Lastly, it’s worth discussing footnote 8 on the WBAC Allowable Loads table, which states that F2, F3, and F4 loads are assumed to act at a 1/4 point of wood blocking. It is common to see many other backing products available on the market that publish allowable loads on the basis that the load is located directly in the middle span of the wood blocking. This design approach assumes that the load is equally distributed to both end attachment points of the wood blocking. If a load is located outside of the blocking mid-point, then further investigation is required by the designer. Conversely, the allowable loads associated with the WBAC assume that the loading point of a wood backing will likely occur outside the midpoint of the span. This allows the designer to consider a wider range of attachment locations along the length of a wood backing before requiring further investigation.

Equipped with this baseline knowledge, let’s run through a design example using the Allowable Loads table available in the F-CF-WBAC22 Flier.

Design Example — Hospital Wall-Mounted Equipment Support

Our design example will feature medical equipment that is wall mounted, which is a common placement for such equipment in hospital construction settings. The equipment will attach directly to wood backing, which will in turn be attached to CFS studs using the WBAC connector. In this example, we will identify how to properly use the Allowable Loads table and clear up any questions that may typically arise.

Loading Information:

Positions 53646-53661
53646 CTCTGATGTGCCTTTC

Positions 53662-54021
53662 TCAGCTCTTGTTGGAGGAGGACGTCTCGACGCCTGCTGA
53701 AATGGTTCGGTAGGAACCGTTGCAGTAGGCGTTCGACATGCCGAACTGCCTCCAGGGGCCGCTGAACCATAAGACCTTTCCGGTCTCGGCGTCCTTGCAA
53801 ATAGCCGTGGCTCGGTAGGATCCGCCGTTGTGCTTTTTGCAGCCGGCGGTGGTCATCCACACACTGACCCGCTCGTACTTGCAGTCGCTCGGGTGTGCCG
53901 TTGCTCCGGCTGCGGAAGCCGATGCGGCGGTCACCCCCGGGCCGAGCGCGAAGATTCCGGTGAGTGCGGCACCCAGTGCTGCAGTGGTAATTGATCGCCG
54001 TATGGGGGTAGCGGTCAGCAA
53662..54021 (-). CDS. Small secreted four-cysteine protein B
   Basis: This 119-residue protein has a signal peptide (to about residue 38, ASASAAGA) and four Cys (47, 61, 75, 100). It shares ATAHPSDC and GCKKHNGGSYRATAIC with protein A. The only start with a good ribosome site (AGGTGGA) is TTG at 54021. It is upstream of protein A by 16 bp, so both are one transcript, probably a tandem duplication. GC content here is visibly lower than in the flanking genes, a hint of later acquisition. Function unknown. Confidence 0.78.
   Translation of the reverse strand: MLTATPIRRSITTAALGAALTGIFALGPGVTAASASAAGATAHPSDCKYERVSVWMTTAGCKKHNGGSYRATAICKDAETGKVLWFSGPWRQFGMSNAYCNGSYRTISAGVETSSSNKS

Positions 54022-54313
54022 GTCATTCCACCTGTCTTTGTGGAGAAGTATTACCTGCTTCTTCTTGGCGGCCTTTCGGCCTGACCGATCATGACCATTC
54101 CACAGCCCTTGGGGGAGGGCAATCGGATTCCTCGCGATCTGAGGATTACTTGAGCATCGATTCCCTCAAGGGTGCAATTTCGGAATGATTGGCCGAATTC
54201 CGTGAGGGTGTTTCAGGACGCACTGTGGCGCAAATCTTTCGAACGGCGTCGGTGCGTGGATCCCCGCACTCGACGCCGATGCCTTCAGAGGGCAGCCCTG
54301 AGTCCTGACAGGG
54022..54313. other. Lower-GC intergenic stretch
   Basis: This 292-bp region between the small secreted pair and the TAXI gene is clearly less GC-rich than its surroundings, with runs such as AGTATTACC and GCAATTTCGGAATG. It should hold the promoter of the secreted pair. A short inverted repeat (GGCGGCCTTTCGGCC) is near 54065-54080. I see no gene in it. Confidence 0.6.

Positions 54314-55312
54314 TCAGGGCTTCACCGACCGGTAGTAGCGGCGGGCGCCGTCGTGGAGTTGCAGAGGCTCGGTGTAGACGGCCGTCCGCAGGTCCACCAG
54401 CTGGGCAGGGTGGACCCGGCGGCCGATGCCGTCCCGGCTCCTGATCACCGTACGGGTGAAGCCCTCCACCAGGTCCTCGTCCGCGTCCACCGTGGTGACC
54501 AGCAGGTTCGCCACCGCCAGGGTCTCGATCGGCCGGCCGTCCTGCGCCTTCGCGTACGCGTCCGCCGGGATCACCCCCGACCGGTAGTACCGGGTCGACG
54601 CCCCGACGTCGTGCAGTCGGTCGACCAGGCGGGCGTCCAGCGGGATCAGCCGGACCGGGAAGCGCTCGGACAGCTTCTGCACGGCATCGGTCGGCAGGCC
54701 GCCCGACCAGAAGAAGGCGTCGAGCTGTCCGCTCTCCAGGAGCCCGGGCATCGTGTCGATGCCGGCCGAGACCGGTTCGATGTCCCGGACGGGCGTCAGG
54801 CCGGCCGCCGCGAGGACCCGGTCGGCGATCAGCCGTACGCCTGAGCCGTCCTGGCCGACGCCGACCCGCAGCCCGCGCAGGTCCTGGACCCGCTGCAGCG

The “Medical Equipment” unit shown in the figure below is being attached to the wall at four different points. For this example, these points happen to occur at locations between the CFS studs, thus requiring wood backing as an attachment point for the equipment. The loading information has been provided by the equipment manufacturer and has been shown in the figure below.

We are going to focus on the upper and lower anchoring points. Let us first take a closer look at the upper anchoring point. As you can see, the top anchoring point has associated horizontal (F2 direction) and vertical-downward (Fdirection) forces.

The upper anchoring point of the equipment attachment to the wood backing occurs at the quarter point along the wood backing span.

For this example, the wood-backing-to-CFS-stud attachment points would experience an applied horizontal load in the F2 direction equal to 130 pounds (lb.). The F4 downward force is listed as 110 lb. with a 1 1/2” offset. The offset condition is created by the thickness of a 1 1/2″ mounting bracket preattached to the medical equipment. Offset conditions will vary from project to project based on the anchoring attachment.